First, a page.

JDK-8183100 : Styles not applied reliably after Java 8u92
  • Type: Bug
  • Component: javafx
  • Sub-Component: controls
  • Affected Version: 8u102,9,10
  • Priority: P2
  • Status: Resolved
  • Resolution: Fixed
  • OS: generic
  • CPU: x86
  • Submitted: 2017-06-27
  • Updated: 2021-05-19
  • Resolved: 2017-12-14
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JDK 10 JDK 8
10Fixed 8u172Fixed
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java version "1.8.0_131"
Java(TM) SE Runtime Environment (build 1.8.0_131-b11)
Java HotSpot(TM) 64-Bit Server VM (build 25.131-b11, mixed mode)

Also happens in 8u111, 8u152 and 9+175. The bug did not affect Java 8u92.

Darwin Mac 16.6.0 Darwin Kernel Version 16.6.0: Fri Apr 14 16:21:16 PDT 2017; root:xnu-3789.60.24~6/RELEASE_X86_64 x86_64

However, we have also seen this bug on Windows and Linux.

The example code uses Node#setStyle. In our actual application we use Application.setUserAgentStylesheet, but both ways of styling nodes are affected.

Our JavaFX application uses a custom setup similar to a TabPane where we replace a container in our scene depending on the selected tab. The attached example resembles this structure.

However, if we add styled nodes to a container that we've just removed from the scene, then later add this container again, the styles of these added nodes are not applied consistently.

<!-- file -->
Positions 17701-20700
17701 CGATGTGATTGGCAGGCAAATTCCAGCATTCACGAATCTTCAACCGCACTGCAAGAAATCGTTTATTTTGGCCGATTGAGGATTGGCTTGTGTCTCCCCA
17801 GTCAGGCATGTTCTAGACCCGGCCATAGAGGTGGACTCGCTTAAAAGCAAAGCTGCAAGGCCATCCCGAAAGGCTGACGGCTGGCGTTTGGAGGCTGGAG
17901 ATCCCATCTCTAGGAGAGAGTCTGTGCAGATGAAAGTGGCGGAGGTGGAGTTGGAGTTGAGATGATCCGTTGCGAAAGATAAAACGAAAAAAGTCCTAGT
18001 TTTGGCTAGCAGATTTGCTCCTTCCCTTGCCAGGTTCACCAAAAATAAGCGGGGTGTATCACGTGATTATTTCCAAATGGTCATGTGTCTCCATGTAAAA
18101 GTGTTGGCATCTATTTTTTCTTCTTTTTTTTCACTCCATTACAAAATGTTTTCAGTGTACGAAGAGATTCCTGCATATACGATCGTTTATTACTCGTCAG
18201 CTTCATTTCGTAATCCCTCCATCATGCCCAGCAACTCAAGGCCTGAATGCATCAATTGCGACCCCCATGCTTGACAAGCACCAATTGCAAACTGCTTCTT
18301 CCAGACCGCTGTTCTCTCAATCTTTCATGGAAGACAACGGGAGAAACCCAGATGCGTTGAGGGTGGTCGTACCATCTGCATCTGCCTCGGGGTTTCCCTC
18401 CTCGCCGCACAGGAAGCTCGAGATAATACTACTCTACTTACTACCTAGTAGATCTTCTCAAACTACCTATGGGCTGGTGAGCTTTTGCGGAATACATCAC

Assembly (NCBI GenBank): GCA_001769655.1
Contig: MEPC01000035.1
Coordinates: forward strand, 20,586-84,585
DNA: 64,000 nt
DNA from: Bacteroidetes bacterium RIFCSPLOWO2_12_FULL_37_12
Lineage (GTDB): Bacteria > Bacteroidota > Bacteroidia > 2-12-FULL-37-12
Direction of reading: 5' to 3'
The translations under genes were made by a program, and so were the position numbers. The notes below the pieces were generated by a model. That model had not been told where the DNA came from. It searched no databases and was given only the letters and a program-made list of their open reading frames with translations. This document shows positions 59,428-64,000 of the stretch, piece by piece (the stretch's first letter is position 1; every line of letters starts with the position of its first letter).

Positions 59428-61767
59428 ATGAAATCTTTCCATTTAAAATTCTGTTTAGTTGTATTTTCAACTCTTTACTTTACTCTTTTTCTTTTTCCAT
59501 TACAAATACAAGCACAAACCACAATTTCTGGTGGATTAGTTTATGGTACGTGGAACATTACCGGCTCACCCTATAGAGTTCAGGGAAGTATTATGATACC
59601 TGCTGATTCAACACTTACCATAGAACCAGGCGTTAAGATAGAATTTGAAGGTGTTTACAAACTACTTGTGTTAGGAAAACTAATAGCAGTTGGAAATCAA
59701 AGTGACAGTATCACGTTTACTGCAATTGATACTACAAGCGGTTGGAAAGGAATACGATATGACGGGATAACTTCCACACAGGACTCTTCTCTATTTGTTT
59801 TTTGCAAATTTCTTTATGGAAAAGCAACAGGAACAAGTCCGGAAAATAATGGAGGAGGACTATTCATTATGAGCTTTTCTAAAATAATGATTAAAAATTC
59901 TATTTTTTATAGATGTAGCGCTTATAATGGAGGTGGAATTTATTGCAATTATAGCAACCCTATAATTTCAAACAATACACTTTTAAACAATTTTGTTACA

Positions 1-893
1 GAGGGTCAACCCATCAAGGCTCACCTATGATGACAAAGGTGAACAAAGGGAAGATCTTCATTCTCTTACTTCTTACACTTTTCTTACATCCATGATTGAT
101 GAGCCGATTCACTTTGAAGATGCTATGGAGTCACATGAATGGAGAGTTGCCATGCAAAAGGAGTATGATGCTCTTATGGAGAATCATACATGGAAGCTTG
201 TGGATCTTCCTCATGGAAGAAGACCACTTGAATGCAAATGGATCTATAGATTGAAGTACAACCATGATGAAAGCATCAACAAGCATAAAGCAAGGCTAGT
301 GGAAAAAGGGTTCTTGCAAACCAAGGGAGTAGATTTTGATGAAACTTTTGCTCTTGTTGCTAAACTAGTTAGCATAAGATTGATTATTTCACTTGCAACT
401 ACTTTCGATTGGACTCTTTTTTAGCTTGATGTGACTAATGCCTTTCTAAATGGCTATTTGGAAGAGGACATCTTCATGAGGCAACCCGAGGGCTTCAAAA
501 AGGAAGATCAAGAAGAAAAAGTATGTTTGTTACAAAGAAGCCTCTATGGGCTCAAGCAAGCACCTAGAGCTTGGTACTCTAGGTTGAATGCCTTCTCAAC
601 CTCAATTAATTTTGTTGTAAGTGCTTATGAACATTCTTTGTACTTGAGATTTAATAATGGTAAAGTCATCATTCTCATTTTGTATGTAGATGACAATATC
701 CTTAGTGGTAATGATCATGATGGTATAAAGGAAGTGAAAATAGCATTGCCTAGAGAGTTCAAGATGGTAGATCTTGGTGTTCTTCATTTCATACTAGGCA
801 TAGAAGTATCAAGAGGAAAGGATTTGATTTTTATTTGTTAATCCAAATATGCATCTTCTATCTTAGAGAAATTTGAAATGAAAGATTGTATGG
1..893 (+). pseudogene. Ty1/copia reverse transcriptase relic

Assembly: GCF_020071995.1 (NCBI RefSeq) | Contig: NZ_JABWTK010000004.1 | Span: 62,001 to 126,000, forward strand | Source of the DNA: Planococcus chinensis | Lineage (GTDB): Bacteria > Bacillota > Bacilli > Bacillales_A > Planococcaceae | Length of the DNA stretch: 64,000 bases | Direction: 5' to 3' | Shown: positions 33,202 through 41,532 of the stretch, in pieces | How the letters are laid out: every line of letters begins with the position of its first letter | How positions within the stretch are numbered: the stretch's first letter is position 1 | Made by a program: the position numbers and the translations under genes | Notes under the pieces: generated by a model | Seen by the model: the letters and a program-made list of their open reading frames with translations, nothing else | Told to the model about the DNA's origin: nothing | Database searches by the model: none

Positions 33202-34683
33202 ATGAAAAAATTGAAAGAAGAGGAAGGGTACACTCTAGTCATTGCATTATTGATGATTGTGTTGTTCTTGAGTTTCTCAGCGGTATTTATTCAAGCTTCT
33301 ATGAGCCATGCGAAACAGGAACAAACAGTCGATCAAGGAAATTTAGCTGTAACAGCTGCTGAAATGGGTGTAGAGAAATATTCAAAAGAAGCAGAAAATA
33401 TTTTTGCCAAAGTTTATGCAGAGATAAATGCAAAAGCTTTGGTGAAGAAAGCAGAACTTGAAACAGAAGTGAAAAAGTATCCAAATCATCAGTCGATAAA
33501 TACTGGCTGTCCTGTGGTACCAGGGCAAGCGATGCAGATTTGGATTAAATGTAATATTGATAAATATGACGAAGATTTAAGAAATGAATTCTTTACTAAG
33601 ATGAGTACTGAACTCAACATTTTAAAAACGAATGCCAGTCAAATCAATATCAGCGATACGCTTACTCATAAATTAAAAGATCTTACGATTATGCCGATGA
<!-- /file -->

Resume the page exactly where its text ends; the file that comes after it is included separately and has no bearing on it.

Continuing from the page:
This is not a multithreading issue, and it always affects the same nodes. It's a pretty deterministic bug.

This regression might be related to the optimisation that addressed issue 8151756:


(Note the comment that has trouble with user-agent stylesheets in Java 8u>92)

REGRESSION.  Last worked in version 8u102

8u92 works - we haven't tested versions between 92 (works) and 111 (broken)

Run the attached program.

1. Click "Add and select new tab". This will open a tab with a yellow background.
2. Click "Add and select new tab" again. This will create a second tab, but will ALSO replace the contents of the first tab (now in the background) with a fresh yellow pane.
3. Click the first "Tab" in the tab bar to return to the first tab. The yellow background colour was not applied while the tab was in the background, and going back and forth between tabs does not fix this.
4. Every time a new tab is added, all existing tabs break.

Before opening any tabs, the bottom container should be _red_. After creating and switching between tabs, the bottom half of the screen should always be _yellow_.
The bottom half of the screen is _yellow_ when opening a fresh tab, but _fuchsia_ when returning to tab that was modified while in the background.

This bug can be reproduced always.

---------- BEGIN SOURCE ----------
import java.util.*;
import javafx.application.*;
import javafx.scene.Scene;
import javafx.scene.control.*;
import javafx.scene.layout.*;
import javafx.stage.Stage;

public class CSSBugDemo extends Application {
  static List<TabContents> TAB_CONTENTS = new ArrayList<>();

  static class TabContents extends StackPane {
    public TabContents() {
      // It is important that this node has some styling, either via setStyle() or getStyleClass().add().
      // It doesn't matter whether this is a valid style or just "-invalid-attribute: 0;"...
      setStyle("-fx-background-color: fuchsia");

      Platform.runLater(() -> {

    void fillWithFreshYellowPane() {
      Pane yellowPane = new Pane();
      yellowPane.setStyle("-fx-background-color: yellow");